When we think of cybersecurity, we often think first of our desktop or laptop, because that’s what most people have associated with virus infections or data breaches for years.
But with the rising use of mobile devices at work and for personal browsing smartphones and tablets are becoming just as much of a potential security threat as any other device.
57% of companies have experienced a mobile phishing incident.
Mobile devices are often used outside a Sturgeon Bay, WI company’s regular network security. They can be connected to several different free Wi-Fi networks throughout the week as employees travel between home and work.
Just one wrong app download and your smartphone can be infected with ransomware or a data stealing malware.
It’s important to know what you’re up against, so you can ensure your personal mobile device as well as those of your employees don’t suffer a major security breach.
Mobile Threats Wreaking Havoc on Smartphones
From apps that hide themselves after being installed to accidental “over sharing” aka data leakage, there are multiple threats to mobile devices to watch out for.
Apps Playing Hide & Seek
In McAfee’s latest mobile threat report, they note that a growing danger for mobile devices are apps that hide right after you install them.
They’re designed to steal data from mobile devices and to make themselves difficult to remove, they’ll change their icon after installation to a common one like “Settings” to hide themselves. When you try to click to open the app, you’ll get a warning message.
Shopping Review Malware
Another form of malware is designed to use the phones of Android users to post fake reviews for certain products. Those reviews then boost the visibility of the product to shoppers.
This malware, called LeifAccess, will use your phone to create fake review accounts, download apps, and then review apps, all without your knowledge.
Business mobile apps are notorious for data leakage. What happens is that users just page through the permissions to start using the apps, unknowingly granting them access to all types of personal and business data that is gathered and sold to advertisers.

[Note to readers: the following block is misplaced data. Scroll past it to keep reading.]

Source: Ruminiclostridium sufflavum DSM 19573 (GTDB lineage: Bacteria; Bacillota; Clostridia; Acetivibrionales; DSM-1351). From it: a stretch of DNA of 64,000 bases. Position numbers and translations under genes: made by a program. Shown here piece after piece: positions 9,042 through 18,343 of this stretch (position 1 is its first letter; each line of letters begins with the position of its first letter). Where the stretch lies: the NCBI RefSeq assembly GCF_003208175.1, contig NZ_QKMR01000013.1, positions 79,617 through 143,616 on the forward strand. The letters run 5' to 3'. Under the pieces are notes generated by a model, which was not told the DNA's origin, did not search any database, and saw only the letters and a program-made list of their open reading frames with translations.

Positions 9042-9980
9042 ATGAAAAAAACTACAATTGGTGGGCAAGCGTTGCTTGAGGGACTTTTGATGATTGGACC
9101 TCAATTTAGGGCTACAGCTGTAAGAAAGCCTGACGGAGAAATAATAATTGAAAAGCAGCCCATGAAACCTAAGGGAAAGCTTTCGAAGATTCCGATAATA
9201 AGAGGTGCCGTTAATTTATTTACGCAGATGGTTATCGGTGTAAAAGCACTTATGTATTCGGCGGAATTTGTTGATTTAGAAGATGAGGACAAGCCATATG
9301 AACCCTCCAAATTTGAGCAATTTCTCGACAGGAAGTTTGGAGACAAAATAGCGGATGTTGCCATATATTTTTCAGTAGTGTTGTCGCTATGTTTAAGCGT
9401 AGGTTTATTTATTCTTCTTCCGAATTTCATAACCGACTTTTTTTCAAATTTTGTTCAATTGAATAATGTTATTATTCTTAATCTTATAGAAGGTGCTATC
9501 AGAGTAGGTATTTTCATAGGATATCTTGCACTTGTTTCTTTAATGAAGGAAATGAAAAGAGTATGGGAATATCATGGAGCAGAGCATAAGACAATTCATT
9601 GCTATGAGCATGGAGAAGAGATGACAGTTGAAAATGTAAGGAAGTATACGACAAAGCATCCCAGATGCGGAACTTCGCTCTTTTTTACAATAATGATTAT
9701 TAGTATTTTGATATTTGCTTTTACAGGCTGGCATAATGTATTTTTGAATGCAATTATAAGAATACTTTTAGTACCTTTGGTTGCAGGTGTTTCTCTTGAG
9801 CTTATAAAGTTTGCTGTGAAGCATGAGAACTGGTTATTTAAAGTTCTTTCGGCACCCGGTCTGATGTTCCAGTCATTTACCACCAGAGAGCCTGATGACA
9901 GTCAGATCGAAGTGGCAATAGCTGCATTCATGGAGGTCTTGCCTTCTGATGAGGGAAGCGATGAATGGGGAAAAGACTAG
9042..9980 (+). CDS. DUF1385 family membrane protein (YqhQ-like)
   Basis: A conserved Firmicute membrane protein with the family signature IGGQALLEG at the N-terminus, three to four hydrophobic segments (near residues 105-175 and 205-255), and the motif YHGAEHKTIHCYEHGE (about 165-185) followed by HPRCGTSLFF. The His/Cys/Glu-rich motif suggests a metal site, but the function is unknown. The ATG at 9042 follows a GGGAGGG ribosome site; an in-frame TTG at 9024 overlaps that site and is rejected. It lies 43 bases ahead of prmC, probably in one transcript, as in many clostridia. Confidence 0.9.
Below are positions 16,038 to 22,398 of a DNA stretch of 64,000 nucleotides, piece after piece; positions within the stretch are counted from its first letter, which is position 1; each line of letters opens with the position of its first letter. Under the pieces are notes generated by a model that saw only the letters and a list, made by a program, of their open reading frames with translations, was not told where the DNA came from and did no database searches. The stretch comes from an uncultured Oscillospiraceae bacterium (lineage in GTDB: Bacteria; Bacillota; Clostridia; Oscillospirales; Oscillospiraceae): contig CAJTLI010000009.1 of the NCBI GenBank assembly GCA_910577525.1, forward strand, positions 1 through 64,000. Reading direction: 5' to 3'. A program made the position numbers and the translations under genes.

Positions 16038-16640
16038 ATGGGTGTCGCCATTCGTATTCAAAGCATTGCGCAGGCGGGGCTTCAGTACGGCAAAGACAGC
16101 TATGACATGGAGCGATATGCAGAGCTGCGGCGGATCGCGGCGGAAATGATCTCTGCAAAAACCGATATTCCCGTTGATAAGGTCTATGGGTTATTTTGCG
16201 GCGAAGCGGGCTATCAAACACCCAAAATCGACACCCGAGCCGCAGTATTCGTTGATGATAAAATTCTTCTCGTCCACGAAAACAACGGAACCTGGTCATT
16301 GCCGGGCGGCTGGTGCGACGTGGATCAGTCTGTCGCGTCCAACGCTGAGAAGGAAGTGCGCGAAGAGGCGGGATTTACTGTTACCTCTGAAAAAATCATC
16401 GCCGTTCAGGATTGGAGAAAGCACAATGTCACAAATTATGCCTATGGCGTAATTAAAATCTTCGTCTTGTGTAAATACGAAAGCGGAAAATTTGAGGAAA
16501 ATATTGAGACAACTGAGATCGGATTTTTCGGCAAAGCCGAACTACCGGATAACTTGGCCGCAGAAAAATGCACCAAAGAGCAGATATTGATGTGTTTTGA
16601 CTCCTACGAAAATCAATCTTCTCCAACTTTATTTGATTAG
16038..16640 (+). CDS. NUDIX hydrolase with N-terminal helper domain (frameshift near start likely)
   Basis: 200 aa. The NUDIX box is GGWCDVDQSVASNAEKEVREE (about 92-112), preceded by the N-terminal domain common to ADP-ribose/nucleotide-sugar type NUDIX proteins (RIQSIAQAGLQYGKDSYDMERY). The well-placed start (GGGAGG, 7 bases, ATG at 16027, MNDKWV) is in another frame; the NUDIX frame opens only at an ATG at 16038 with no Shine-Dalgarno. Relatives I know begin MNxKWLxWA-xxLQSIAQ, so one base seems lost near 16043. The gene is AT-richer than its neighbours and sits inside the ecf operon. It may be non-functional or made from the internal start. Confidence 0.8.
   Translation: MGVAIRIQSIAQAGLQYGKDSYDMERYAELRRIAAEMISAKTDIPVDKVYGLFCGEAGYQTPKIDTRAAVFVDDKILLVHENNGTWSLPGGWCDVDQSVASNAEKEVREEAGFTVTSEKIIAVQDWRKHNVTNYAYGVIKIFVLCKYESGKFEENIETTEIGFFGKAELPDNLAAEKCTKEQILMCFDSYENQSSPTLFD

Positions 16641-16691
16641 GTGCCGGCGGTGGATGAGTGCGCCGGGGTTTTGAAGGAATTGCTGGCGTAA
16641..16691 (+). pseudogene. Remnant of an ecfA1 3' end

These apps can be difficult to spot because they’ll work just as advertised and don’t contain any malware. Instead, they mine valuable data from your applications and device.
Apps Related to the Pandemic
The pandemic has brought out all types of scams and mobile devices haven’t been missed by hackers.
There are multiple dangerous apps out there such as ones promising a map to “outbreaks in your area” or ones purporting to be contact tracing apps. These are actually malware and infect your device as soon as they’re installed.
Mobile Ad Fraud
Another form of takeover similar to the app reviews is a malware that uses your device to click online ads. Ad fraud is estimated to cost businesses $100 billion per year.
How this typically occurs is that the malware will download some type of innocent looking app, like a weather app that is connected to the scam. It will then cause your device to generate in-app ad clicks, the publisher of the app then collects advertising revenue based upon the number of clicks.
If your company advertises on any mobile apps, this is something to be aware of as well.
Free Public Wi-Fi
Being connected to public Wi-Fi continues to be a big risk for mobile devices. Hackers can easily log onto the same free network and breach the devices of other users that are connected.
This is called a “man in the middle” attack because they intercept your internet traffic. They can steal passwords, banking information, and anything else related to your internet session while on that network.
How to Properly Protect Yourself from Mobile Threats
Only Download Apps from an App Store
While some malicious apps can still make their way into an app store before they’re found and removed, it’s still much safer to get apps from the official Apple app store or Google Play store than anywhere else.
Use a Mobile Antivirus
Just as your computer should have an antivirus application, your mobile device should too. Make sure you’re using a trusted mobile antivirus that can detect and quarantine viruses, ransomware, and other malware.
Use a Mobile Device Manager (MDM)
One of the best ways for organizations to secure business data access from employee mobile devices is to use a mobile device manager, like Microsoft Intune.
An MDM allows you to apply consistent security policies across all user devices, remotely control cloud app access, and identify any unusual device behavior that would suggest a malware infection.
How Secure Are Your Business Mobile Devices?
Quantum PC Services can help you ensure that mobile devices aren’t left out of your cybersecurity strategy.
Contact us today to schedule a consultation. Call 920-256-1214 or reach us online.